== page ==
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Chemistry of Coffee



Coffee is one of the drinks of natural origin, consisting of a large number of different substances that strongly affect the human body. 50% are aromatic compounds that make up the taste of the beverage. A truly rich and filling taste that you can taste with freshly brewed coffee beans that have only been roasted in less than a month. After the coffee is roasted, it starts to lose its richness of flavor.


Coffee beans contain a large amount of complex organic matter. These substances and their changes in the coffee-making process are being studied by dozens of different research laboratories around the world. The aim of the work is not only to understand the chemical composition of substances and their transformation at various stages of preparation, but also to improve technology, to look for methods that will provide coffee of the highest quality. The composition of raw cereals includes caffeine, trigonellin, chlorogenic acid, protein and mineral salts. However, this set of substances, whose names say little to a person far from chemistry, makes up about a quarter of the mass of raw grain. The rest comes from fiber, coffee oil, and water.


Now we will talk about the chemical composition of coffee.


Caffeine is an element of the group "Alkaloids", stimulating the work of the central nervous system. Caffeine - got its name from "coffee", as it was first obtained from coffee beans. The tonic effect in coffee drinks is provided by caffeine.

Caffeine is found not only in coffee beans, but also in tea leaves and cola nuts. Experts believe that two bottles of Coca-Cola tonic drink prepared from these nuts are equivalent to one standard cup of coffee in terms of its effect on the human body. Not everyone knows that the same mass of tea contains twice as much caffeine as coffee. Still, you'll find half as much caffeine in a cup of tea as in a cup of coffee. There is no contradiction here. Real,

The second alkaloid found in coffee beans is trigonelline. It does not have an exciting feature, but it plays an important role in the formation of the taste and smell of roasted coffee.

The question may arise about the role of caffeine and other alkaloids in plants. There is nothing superfluous and necessary in nature. According to experts, caffeine appeared in coffee trees in the process of evolution to protect plants from harmful insects, because this substance is a natural pesticide.


Experiments have shown that powdered tea and coffee strongly influence the behavior and development of many insects and their larvae. Concentrated doses lead to their death.


When the green coffee beans are roasted, the water is first removed and the content is reduced from 11% to 3%. Sugar caramelization occurs. The sucrose in the beans is converted into caramel under the influence of heat, giving a brown color to the coffee infusion. Insoluble polysaccharides are partially broken down into simpler, soluble carbohydrates.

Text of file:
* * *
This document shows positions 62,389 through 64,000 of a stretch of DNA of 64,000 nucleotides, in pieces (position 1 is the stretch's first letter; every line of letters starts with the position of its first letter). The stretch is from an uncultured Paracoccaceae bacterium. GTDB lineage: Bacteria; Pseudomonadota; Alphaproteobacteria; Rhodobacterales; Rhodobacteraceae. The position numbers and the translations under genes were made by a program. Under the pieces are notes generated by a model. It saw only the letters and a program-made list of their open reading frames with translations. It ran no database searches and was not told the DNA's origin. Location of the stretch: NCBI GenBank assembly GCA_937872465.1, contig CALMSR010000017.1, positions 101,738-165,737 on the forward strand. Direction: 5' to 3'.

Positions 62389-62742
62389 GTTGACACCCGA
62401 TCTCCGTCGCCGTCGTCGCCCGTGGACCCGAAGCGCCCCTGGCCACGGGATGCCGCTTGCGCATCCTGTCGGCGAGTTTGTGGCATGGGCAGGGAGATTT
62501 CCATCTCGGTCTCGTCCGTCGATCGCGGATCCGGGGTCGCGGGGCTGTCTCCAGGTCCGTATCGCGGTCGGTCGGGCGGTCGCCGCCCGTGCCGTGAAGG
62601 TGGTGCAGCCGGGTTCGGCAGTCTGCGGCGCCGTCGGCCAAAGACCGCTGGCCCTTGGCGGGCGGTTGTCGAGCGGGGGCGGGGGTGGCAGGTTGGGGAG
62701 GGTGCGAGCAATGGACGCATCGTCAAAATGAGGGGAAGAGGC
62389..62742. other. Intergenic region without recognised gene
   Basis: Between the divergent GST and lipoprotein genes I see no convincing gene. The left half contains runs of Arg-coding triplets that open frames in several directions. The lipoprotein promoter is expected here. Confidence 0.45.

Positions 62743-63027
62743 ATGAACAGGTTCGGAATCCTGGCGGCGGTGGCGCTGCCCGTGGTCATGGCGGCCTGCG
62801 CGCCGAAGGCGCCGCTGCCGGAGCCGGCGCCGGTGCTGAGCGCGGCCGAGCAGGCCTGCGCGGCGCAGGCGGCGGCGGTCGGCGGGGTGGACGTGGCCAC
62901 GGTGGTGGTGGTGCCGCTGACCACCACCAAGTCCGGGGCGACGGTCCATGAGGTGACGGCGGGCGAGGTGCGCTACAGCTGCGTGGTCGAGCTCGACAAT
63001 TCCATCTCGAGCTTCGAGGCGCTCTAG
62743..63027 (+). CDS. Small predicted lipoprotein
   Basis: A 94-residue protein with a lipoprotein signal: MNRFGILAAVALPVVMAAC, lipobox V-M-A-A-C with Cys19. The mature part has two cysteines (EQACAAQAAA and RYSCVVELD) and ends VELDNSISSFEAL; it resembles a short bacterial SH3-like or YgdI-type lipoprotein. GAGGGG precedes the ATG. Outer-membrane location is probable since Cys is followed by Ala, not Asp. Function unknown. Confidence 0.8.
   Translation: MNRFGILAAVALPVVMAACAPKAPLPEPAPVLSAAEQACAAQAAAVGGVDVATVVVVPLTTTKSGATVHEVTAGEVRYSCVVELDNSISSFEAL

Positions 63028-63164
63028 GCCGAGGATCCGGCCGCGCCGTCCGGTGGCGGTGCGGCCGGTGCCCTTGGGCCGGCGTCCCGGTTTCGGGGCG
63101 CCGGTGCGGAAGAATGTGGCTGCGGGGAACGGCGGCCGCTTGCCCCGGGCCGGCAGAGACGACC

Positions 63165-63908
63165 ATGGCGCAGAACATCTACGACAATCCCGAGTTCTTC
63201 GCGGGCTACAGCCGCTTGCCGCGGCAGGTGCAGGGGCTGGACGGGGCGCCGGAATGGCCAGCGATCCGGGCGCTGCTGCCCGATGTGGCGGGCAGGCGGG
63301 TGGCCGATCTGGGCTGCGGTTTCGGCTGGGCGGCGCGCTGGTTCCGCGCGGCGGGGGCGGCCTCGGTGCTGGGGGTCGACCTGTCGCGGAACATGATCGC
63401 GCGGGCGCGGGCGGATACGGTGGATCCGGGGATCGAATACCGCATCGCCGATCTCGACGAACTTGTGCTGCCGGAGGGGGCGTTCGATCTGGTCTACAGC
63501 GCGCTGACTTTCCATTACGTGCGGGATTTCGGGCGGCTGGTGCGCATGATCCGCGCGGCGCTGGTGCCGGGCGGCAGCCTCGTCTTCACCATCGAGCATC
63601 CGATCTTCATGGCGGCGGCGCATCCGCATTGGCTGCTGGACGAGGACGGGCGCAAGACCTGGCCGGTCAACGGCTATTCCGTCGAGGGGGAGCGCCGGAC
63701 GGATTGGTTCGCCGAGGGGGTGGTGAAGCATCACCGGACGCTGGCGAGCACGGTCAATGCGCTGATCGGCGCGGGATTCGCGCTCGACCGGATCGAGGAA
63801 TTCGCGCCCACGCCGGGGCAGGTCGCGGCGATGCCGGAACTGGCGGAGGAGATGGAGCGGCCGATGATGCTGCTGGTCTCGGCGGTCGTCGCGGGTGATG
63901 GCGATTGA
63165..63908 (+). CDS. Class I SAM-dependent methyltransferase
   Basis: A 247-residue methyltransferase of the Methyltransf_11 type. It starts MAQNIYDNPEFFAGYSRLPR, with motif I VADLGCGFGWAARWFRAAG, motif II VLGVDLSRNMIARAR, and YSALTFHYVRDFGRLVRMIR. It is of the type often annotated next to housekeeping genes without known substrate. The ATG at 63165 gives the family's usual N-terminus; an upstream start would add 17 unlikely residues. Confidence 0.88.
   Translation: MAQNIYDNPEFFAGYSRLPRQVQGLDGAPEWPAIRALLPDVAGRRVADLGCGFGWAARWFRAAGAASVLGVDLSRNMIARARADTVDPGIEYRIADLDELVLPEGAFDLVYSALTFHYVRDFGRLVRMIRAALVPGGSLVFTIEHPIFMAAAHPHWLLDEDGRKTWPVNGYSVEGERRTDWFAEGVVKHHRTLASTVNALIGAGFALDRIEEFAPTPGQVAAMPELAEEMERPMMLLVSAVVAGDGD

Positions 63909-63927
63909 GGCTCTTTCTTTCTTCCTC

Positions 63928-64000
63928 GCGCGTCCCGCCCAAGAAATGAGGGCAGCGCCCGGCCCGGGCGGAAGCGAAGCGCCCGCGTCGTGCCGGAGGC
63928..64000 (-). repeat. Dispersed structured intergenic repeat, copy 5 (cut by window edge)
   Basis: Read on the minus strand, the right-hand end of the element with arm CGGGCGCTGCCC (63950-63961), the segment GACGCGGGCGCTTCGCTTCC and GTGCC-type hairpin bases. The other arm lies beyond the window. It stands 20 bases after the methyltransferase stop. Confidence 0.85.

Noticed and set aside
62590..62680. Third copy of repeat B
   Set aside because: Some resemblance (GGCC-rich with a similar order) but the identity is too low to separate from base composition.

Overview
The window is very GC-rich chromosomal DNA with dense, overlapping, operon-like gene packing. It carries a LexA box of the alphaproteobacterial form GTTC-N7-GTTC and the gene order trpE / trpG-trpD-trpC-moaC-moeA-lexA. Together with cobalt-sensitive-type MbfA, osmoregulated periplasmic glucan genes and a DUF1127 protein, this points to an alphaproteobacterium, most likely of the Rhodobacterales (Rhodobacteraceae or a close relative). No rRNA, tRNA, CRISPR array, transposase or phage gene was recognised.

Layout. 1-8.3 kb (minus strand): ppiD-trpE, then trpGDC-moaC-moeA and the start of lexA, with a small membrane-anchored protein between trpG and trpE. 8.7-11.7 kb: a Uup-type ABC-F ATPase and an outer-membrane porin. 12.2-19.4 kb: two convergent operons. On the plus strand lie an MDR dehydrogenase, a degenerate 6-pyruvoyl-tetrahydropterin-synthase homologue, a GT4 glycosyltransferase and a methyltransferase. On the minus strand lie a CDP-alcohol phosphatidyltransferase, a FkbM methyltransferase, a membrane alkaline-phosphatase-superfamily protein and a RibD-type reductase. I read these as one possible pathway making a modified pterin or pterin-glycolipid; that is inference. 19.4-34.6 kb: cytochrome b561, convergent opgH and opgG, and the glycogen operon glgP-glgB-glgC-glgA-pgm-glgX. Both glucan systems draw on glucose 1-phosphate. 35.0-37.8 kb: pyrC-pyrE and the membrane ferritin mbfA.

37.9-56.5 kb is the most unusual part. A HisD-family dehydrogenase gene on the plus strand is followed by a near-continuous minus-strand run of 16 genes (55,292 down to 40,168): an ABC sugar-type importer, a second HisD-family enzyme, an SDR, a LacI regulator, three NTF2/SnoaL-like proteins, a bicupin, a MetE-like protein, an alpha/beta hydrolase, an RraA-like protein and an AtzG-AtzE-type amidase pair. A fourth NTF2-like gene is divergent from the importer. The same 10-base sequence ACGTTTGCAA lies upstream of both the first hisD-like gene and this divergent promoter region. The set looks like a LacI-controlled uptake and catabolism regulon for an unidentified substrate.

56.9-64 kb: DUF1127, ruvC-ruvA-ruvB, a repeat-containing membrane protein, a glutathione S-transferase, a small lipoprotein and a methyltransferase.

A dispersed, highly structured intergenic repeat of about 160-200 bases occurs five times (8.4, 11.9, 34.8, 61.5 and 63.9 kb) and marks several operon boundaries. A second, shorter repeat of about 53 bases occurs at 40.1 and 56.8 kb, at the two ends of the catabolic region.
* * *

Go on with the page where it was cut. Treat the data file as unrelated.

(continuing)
In the process of roasting, a very complex substance is formed - caffeine, with which a particular coffee flavor is associated. Its content reaches 1.5% in roasted coffee. Cafeol was isolated by distillation of roasted coffee with superheated steam. This is the most complex substance, in which there are more than 220 components by modern methods. Numerous attempts to artificially create a substance with coffee flavoring have not yet led to significant success. But everyone will agree that aroma is the soul of coffee. High roasting temperature does not affect the caffeine content. It is fully preserved, and even the percentage of caffeine increases, as the mass of the coffee bean decreases during roasting. Trigonellin is destroyed during frying, and a significant amount of nicotinic acid is formed in the decomposition process. This complex organic substance is one of the B group vitamins. Vitamins in this group play an important role in the biochemical processes occurring in the living organism and prevent a number of serious diseases such as pellagra. It has long been noted that in parts of South America, where the population is constantly suffering from malnutrition, the practically non-existence of pellagra lies in the coffee bean, which contains nicotinic acid. After all, coffee is the national drink of the peoples of Latin America and is consumed there in large quantities. Coffee contains more than thirty different organic acids (including malic, citric, acetic and caffeic). One of them is chlorogenic - it is only found in significant quantities in coffee beans. Its content in them varies from 4 to 8%, depending on the variety. Its content in fruits and leaves of other plants is negligible. Chlorogenic acid decomposes when roasted to form other organic products that give coffee its characteristic, slightly astringent taste. The presence of various acids in coffee has a positive effect on stomach activity and improves digestion. The peculiarity of coffee and the presence of complex organic substances - tannins. They give a bitter taste to the coffee drink. Milk and cream, which are often added to coffee, interact with tannins to bind them, then the coffee partially loses its bitterness. Also keep in mind that the caffeine is almost completely transferred into the beverage when brewing coffee. Coffee Numerous attempts to artificially create a substance with its aroma have not yet led to significant success. And everyone will agree that this aroma is the soul of coffee. High roasting temperature does not affect the caffeine content. It is fully preserved, and even the percentage of caffeine increases, as the mass of the coffee bean decreases during roasting. Trigonellin is destroyed during frying, and a significant amount of nicotinic acid is formed in the decomposition process. This complex organic substance is one of the B group vitamins. Vitamins in this group play an important role in the biochemical processes occurring in the living organism and prevent a number of serious diseases such as pellagra. It has long been noted that in parts of South America, where the population is constantly suffering from malnutrition, the practically non-existence of pellagra lies in the coffee bean, which contains nicotinic acid. After all, coffee is the national drink of the peoples of Latin America and is consumed there in large quantities. Coffee contains more than thirty different organic acids (including malic, citric, acetic and caffeic). One of them is chlorogenic - it is only found in significant quantities in coffee beans. Its content in them varies from 4 to 8%, depending on the variety. Its content in fruits and leaves of other plants is negligible. Chlorogenic acid decomposes when roasted to form other organic products that give coffee its characteristic, slightly astringent taste. The presence of various acids in coffee has a positive effect on stomach activity and improves digestion. The peculiarity of coffee and the presence of complex organic substances - tannins. They give a bitter taste to the coffee drink. Milk and cream, which are often added to coffee, interact with and bind the tannins, after which the coffee partially loses its bitterness. Also keep in mind that the caffeine is almost completely transferred into the beverage when brewing coffee.